[klibc] [klibc 30/31] Remove in-kernel resume-from-disk invocation code
ncunningham at linuxmail.org
Wed Jul 5 20:28:12 PDT 2006
On Thursday 06 July 2006 13:11, H. Peter Anvin wrote:
> Nigel Cunningham wrote:
> > Hi again.
> > (Excuse me replying to myself, but this might help someone else).
> > On Thursday 06 July 2006 11:45, Nigel Cunningham wrote:
> >> Is there a klibc howto somewhere? I tried googling for 'klibc howto',
> >> reading the files in Documentation/ and browsing your klibc mailing list
> >> archive before asking!
> >> What I'm wondering specifically is: Say a user needs to run some
> >> commands to set up access to encrypted storage before they can resume.
> >> At the moment, we'd tell them to put these commands and the echo >
> >> do_resume in their linuxrc (or init) script prior to mounting their root
> >> filesystem. Forgive me if I'm asking a stupid question but it's not
> >> immediately obvious to me how they would now do that. I'd much rather
> >> follow a simple howto than spend a good amount of time tracing function
> >> calls etc. I still see init/initramfs.c, and it mentions both
> >> CONFIG_BLK_DEV_INITRD and CONFIG_BLK_DEV_RAM. Would I be right in
> >> surmising that you can still have an initrd or ramfs to do such things
> >> as the above, after klibc has done its work? If not, is there some other
> >> way I'm ignorant of?
> > For the record, I've since discovered that what you really want is an
> > initramfs howto. I think I stuck with those old-fangled initrds for too
> > long. Better update my desktop from Mandrake 10 too :)... is there a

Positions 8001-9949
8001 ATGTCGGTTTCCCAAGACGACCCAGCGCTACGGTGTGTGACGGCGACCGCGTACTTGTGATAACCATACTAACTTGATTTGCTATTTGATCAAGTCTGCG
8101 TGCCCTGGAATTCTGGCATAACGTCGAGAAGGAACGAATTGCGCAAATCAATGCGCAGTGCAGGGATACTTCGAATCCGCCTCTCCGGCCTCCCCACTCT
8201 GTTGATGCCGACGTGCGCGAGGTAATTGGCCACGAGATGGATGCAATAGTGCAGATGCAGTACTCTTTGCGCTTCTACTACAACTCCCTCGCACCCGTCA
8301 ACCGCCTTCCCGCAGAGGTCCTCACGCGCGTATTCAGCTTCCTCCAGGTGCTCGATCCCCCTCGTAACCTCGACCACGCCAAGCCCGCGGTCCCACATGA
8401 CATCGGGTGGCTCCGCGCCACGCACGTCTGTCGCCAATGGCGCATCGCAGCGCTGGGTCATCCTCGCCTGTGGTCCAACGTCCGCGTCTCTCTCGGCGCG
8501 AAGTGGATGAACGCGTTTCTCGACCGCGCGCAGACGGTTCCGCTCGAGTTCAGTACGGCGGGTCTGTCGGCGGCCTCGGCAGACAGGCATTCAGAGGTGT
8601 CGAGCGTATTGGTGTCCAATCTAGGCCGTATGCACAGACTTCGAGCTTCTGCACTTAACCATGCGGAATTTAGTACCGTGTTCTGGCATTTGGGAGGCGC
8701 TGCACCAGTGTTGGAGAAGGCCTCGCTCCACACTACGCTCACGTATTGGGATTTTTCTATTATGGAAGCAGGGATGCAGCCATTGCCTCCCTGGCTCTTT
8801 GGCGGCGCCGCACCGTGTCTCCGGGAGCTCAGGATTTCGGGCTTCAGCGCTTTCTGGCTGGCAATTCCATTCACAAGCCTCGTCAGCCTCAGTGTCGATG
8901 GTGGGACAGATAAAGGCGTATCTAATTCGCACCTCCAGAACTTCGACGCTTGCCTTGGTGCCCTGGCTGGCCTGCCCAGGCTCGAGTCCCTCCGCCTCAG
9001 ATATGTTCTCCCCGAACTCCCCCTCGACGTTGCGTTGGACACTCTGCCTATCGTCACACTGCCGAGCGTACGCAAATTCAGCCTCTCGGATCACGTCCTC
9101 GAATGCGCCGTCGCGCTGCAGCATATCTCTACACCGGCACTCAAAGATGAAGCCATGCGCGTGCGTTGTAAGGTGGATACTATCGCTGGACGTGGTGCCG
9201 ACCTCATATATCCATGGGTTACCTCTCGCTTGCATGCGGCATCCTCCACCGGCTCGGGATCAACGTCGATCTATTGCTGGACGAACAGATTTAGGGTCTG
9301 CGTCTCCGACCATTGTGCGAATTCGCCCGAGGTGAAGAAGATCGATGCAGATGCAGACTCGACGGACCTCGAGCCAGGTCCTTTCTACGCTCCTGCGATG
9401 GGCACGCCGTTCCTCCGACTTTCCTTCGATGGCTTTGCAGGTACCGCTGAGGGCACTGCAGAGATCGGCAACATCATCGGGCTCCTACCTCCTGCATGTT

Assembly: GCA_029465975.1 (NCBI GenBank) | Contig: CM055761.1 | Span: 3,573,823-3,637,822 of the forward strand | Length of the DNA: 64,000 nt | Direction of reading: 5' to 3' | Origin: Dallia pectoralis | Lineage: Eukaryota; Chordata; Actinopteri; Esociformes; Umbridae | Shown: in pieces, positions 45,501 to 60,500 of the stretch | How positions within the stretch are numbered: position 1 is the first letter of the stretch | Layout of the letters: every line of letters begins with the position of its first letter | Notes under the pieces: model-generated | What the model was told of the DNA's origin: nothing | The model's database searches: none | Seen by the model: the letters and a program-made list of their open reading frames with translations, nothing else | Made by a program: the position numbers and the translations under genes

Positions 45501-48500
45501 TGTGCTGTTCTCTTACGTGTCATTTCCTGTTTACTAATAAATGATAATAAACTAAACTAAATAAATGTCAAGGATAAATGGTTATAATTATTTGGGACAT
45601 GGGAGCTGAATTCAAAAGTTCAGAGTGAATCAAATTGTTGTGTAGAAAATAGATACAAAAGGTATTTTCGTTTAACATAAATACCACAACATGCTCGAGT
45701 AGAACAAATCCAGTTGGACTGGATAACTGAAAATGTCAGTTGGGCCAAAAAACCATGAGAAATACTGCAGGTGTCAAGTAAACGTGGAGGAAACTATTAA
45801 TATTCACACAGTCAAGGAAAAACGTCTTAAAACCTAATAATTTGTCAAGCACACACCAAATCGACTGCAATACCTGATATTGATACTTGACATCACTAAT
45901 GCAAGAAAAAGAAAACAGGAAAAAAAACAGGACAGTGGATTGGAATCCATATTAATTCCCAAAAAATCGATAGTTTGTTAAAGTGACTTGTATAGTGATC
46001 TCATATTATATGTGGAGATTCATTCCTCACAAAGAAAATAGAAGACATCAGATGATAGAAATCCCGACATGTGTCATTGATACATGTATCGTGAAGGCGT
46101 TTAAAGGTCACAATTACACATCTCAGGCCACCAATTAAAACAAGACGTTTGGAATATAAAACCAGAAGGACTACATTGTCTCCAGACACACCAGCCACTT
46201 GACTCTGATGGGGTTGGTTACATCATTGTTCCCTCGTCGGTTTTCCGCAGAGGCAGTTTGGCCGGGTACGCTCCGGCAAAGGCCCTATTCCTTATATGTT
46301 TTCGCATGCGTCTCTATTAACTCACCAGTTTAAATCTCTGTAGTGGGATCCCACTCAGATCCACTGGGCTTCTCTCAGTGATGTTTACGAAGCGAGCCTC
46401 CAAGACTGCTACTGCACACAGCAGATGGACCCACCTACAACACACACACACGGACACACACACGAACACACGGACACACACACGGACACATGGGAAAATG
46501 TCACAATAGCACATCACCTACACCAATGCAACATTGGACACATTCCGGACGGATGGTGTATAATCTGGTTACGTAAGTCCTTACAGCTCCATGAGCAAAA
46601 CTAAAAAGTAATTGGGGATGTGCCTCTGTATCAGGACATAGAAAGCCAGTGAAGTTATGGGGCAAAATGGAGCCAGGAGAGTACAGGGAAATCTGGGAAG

> > pattern here?
> Okay, let's try to start from the beginning...
> initramfs is, indeed, a replacement for initrd, but it's not a 1:1 map.
> Instead, initramfs contents -- which can come from multiple sources!
> -- is simply extracted right into rootfs.
> kinit is a replacement for the in-kernel root-handling code, as well as
> other related in-kernel code like resume from disk. It is compiled as a
> monolithic binary for size reasons.
> klibc is a very small C library which *can* be used to produce initramfs
> binaries; in particular, it's used to produce kinit, and is small enough
> that it can be realistically included with the kernel distribution.
> If you provide your own /init in an initramfs, it will override the
> default, which is /init -> /kinit. You can then choose to invoke kinit
> if you want to; for example, you could try to resume from suspend2, and
> invoke kinit if that fails.
Ah... ok. That helps a lot.
Nigel, Michelle and Alisdair Cunningham
5 Mitchell Street
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